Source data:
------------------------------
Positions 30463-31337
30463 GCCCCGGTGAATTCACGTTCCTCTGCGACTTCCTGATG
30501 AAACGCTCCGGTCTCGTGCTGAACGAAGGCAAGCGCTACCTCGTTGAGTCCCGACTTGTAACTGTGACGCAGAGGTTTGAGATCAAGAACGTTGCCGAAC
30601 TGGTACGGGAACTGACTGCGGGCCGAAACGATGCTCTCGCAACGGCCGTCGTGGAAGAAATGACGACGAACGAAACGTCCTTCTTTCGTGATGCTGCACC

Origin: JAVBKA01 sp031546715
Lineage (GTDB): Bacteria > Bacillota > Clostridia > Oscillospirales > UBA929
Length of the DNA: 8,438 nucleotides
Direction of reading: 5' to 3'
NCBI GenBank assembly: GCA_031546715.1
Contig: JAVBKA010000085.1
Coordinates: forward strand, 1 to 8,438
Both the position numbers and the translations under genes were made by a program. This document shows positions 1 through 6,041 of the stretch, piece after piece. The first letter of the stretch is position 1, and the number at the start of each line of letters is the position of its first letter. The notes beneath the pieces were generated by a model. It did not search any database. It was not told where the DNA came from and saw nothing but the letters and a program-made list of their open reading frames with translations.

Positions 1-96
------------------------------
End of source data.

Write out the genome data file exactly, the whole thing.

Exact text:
Positions 30463-31337
30463 GCCCCGGTGAATTCACGTTCCTCTGCGACTTCCTGATG
30501 AAACGCTCCGGTCTCGTGCTGAACGAAGGCAAGCGCTACCTCGTTGAGTCCCGACTTGTAACTGTGACGCAGAGGTTTGAGATCAAGAACGTTGCCGAAC
30601 TGGTACGGGAACTGACTGCGGGCCGAAACGATGCTCTCGCAACGGCCGTCGTGGAAGAAATGACGACGAACGAAACGTCCTTCTTTCGTGATGCTGCACC

Origin: JAVBKA01 sp031546715
Lineage (GTDB): Bacteria > Bacillota > Clostridia > Oscillospirales > UBA929
Length of the DNA: 8,438 nucleotides
Direction of reading: 5' to 3'
NCBI GenBank assembly: GCA_031546715.1
Contig: JAVBKA010000085.1
Coordinates: forward strand, 1 to 8,438
Both the position numbers and the translations under genes were made by a program. This document shows positions 1 through 6,041 of the stretch, piece after piece. The first letter of the stretch is position 1, and the number at the start of each line of letters is the position of its first letter. The notes beneath the pieces were generated by a model. It did not search any database. It was not told where the DNA came from and saw nothing but the letters and a program-made list of their open reading frames with translations.

Positions 1-96